Evil Eye in Judaism – What Does It Mean?

 

The “evil eye” is one of the most ancient symbols known today. It spans numerous cultures and is universal in what it means. It even has a place in Judaism, notably appearing in both the Talmud and Kabbalah. What is the meaning of the evil eye? That is something we will explore in this article.

The Meaning of the Evil Eye

Also known as Ayin ha-Ra, the Evil Eye is a force that can harm someone or cause them suffering in some way. There is nothing that can’t be affected by the evil eye. Rabbis most often warn that the most frequent harm by the evil eye is jealousy. That is why they recommend avoiding showing off your wealth to others. This means not flaunting what you have, either intentionally or unintentionally. This can help avoid others resenting you and being vehicles for the evil eye.

The oldest recorded instance of the evil eye is recorded on cuneiform clay tablets from 5,000 years ago in Mesopotamia. However, it is likely to have existed even before this. All of the Abrahamic religions feature the evil eye, as well as Eastern Buddhist and Hindu cultures. A malevolent glare from someone towards an unaware person is the essence of the evil eye. Since it is unsuspecting, special protective measures were developed to protect people from the evil eye. This would be done to hopefully avoid any misfortune that could potentially come about due to the evil eye.

Evil Eye Origins in Judaism

hamsa meaning

Within he Midrash, there are many instances where rabbis indicate the evil eye was involved in numerous incidents within the Torah. One example they bring up is when Sarah cast the evil eye onto Hagar while she was pregnant, leading to Hagar losing her child through miscarriage. Another example rabbis provide is Leah’s infertility, which they say was caused by the evil eye’s power when she thanked God for being able to have several of Jacob’s sons.

Within the Talmud, rabbis also point to Jacob’s descendants not being susceptible to the evil eye. In Berakhot 55b, there is even a detailed description provided as to the actions someone should take if they fear the evil eye.

In Mishnah Berurah within the Talmud, Jews are encouraged to perform a ritual called Tashlich during Rosh Hashanah involving being within water that contains fish, since fish are said to be unable to be affected by the evil eye.

Finally, one more instance of rabbis giving instruction for evil eye protection can be found in Bava Batra 2b:9, involving being prohibited from standing in someone else’s field and looking at their crops while the grain is standing.

Evil Eye Protection

Throughout history, there have been many ways given to protect oneself and others from the evil eye. During Talmudic times, the evil eye protection that Jews would wear involved something like an evil eye necklace to protect themselves. These days, they usually wear what’s called a chai necklace. This has a charm on it that symbolizes the number 18.

Also, measures are taken to avoid the evil eye being aware of celebrations. One example is the avoidance of double weddings. The speaking of too many blessings is believed to tempt the evil eye. Ashkenazic Jews shorten blessings by saying the phrase “keyn ayen horeh” which means “without the evil eye” and is sometimes shortened even more to “keynahora” by them.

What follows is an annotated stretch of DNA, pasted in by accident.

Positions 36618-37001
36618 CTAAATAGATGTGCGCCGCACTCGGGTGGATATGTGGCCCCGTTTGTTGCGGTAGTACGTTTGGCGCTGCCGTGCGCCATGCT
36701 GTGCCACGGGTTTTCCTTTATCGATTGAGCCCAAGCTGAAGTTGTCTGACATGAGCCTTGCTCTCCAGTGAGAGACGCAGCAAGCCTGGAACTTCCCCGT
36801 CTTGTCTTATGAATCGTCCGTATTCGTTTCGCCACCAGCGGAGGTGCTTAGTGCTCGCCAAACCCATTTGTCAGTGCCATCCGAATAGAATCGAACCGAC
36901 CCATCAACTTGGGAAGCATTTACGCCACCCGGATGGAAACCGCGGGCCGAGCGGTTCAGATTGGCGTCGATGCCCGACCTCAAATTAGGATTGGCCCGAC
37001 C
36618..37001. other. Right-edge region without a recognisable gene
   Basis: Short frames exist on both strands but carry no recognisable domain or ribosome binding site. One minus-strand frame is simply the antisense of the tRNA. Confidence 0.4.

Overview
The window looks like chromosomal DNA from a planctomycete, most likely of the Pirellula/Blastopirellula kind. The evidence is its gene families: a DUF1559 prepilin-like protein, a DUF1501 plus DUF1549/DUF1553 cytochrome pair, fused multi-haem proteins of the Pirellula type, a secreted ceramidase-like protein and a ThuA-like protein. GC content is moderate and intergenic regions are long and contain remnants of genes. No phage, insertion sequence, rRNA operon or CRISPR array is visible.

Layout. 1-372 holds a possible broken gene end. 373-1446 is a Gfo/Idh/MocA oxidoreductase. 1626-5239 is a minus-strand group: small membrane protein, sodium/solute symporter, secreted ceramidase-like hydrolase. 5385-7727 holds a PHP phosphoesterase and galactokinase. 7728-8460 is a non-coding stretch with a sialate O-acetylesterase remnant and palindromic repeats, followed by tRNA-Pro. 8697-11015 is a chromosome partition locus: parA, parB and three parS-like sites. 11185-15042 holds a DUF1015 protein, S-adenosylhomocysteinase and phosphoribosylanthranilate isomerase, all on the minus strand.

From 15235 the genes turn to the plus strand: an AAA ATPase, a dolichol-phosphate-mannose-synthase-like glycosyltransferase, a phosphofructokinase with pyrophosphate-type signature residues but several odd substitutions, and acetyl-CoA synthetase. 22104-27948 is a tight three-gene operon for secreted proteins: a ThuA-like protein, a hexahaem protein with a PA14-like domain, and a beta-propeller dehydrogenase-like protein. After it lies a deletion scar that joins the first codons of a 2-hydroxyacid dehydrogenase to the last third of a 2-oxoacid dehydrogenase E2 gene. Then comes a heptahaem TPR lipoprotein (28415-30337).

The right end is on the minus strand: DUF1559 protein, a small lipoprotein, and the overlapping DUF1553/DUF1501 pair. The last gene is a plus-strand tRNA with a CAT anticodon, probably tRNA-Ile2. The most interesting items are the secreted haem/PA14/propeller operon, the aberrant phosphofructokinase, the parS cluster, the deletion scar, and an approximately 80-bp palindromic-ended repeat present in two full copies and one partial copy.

Great lengths are sometimes taken to prevent the evil eye’s damage. Wearing evil eye protection has been something people have been doing for thousands of years, including Jews. Whether it’s an evil eye necklace, an evil eye bracelet, or some other charm, people across many cultures believe in the protective power that comes with these.

Most commonly, mirrors and objects that are either red or blue are used to divert the evil eye away from someone.

Besides wearing evil eye jewelry, some other common techniques used to ward off the evil eye are:

  • Putting a crystal between the eyes
  • Applying a spot of ash or dirt onto a child’s forehead
  • Spitting thrice onto one’s fingers
  • Putting salt in corners of rooms
  • Sticking an iron nail through a lemon

These are just some of the common evil eye protection methods. However, the least messy, and most selected, ones are usually the wearing of an evil eye necklace or an evil eye bracelet.

In Judaism, the Hamsa hand symbol is also frequently used as a way to ward off the evil eye. In fact, sometimes, an eye is placed in the center of the Hamsa to help make protection against the evil eye more effective. The Hamsa projects against all forms of evil glare, making it a symbol that is very popular to wear as a necklace.

As you can see, the evil eye has played a prominent role in Judaism for a long time. Many forms of evil eye protection have arisen over several centuries, with the intention to ward off the evil eye. Today, the most common methods of protecting on self against the evil eye involve wearing jewelry like an evil eye necklace or evil eye bracelet.

Hol sands has beautiful evil eye Jewelry, made of either silver or red leather that you can easily and stylishly wear for evil eye protection. There are also Hamsa hand symbol necklaces with an eye placed in the center, providing a beautiful way to protect yourself from the evil eye. Take a look at our selection of evil eye protection jewelry and choose the ideal one for you!

red string bracelet The original Kabbalah center Red String from Israel Kabbalah Center

Tikun Klali Key Kabbalah Necklace with a Rotating Coin Key of Solomon - Protect from Evil Eye

Evil-Eye-Silver-and-Gold-Necklace-with-Garnet-StoneSilver Spinner Ring with Chrysoberyl gem (Cat's Eye) - ' Ana Be'coach